Recipe for Nokedli: (Hungarian noodles)
- 400 g flour
- 1 egg
- 1 teaspoon salt
- 3 dl water
Place a large pot filled with salted water and bring to boil. Combine eggs, salt, and water, beating well with whisk. Add flour, a little at a time. Add only enough flour to make a soft, sticky dough. Let the mixture rest for about 10 mins. Using the side of a teaspoon, spoon a small amount of dough into boiling water. The noodles are done when they float to the top.
4. 'Lángos' (fried dough)
Lángos is a plate-sized fried dough, which is usually covered with sour cream and cheese, but nowadays you can put almost everything on top of it, like garlic, onion, bacon, vegetables, sausage or even some sweet toppings, like nutella or jam. It’s a typical ’beach-food’, you can easily find it at every beach during the summer.
Restaurant: Maci Lángosozó (Pécs) and Krumplis Lángos (Budapest Flórián Tér)
5. 'Túrós Csusza'(cottage cheese noodles)
Flat, square shaped pasta with Hungarian cottage cheese, which is somewhere between cottage cheese and ricotta served with pieces of baked bacon. It’s simple but great.
Restaurant: Budapest Béla
6. 'Rakott Krumpli'(layered potatoes)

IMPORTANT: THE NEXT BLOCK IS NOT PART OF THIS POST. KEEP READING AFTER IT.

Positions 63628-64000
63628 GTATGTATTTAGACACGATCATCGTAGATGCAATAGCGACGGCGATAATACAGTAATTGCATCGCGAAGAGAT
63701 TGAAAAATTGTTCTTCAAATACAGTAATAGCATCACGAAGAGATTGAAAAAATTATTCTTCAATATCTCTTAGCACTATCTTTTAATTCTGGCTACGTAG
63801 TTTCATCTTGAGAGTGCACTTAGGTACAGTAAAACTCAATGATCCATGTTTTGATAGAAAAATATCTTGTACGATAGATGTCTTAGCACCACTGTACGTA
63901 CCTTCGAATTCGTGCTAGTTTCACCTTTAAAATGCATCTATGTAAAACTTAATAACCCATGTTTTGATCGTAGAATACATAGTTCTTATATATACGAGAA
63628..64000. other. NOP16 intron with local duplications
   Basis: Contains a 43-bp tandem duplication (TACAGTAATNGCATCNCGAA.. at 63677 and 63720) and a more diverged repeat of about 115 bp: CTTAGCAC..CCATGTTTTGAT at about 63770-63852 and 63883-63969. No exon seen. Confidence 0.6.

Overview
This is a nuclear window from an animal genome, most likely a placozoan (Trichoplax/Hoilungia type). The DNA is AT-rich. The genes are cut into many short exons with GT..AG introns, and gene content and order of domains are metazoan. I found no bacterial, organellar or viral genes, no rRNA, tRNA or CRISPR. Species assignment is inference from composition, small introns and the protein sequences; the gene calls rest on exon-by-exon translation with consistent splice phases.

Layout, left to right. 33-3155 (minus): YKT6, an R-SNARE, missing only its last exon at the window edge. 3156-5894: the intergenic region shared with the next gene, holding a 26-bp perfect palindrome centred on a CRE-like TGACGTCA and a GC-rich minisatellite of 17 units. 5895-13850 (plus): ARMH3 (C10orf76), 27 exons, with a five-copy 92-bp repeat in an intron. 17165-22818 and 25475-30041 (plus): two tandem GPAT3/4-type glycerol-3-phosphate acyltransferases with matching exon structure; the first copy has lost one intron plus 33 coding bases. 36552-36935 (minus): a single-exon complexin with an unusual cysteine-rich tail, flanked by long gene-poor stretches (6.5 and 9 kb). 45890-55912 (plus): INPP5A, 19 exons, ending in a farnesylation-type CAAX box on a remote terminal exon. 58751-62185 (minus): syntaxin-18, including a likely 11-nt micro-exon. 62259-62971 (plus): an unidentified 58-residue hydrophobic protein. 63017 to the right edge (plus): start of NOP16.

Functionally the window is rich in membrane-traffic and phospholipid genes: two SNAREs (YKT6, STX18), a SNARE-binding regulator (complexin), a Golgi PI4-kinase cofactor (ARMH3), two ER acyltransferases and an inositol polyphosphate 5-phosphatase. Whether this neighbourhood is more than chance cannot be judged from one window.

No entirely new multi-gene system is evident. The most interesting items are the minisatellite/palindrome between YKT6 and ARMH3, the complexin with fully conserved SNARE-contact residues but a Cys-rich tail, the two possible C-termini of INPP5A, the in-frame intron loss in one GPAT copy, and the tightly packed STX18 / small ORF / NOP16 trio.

It’s made of layers of sliced potato, sausage, egg, sour cream and cheese, which is baked together. You can put some sour cream on the top as well, to make it more creamy.
Restaurant: Reggeli (Pécs)
7. 'Hurka, Kolbász'(sausages)
Pig slaughtering has a big tradition in Hungary, it’s usually a big family event, where people are making ’hurka and kolbász’. Hurka is mostly organ meat stuffed in the intestine of the pig and then boiled, while kolbász is minced meat with bacon and spices also stuffed in the intestine but it is smoked.
Restaurant: Pinczi Hús és Hentesüzlet
In Hungary, it’s really common to eat vegetables as a form of pottage. We’re making them from any type of vegetables, for example pea, potato, pumpkin, green bean or lentil. It’s usually served with bread, egg or some type of meat.
The base of ’Lecsó’ contains onion, tomato, and pepper, but there’s a lot of different variations, by adding sausage, egg, rice, bacon, mushroom and so on. It’s rich in flavour, but still simple to make.
Ingredients (4 servings)
- 1 bar Hungarian salami, sausage ("paprikás kolbász") sliced
- few chopped smoked bacon (“szalonna”)
- 1 onion
- 2 tablespoons oil
- 500 g chopped tomatoes
- 500 g chopped green peppers (Hungarian yellow wax)
Take the smoked bacon and cut into small cubes or thin slices. Add to a large frying pan with chopped onion and salami and cook in oil until the onions are soft. Add the peppers and the tomatoes and reduce heat and simmer, covered, for 10-20 minutes, cook without the cover for 10-30 minutes (depends on how juicy you like it). Add salt to taste. If you like, you can try it with eggs! Beat the eggs and add to the pot while stirring until the eggs are cooked.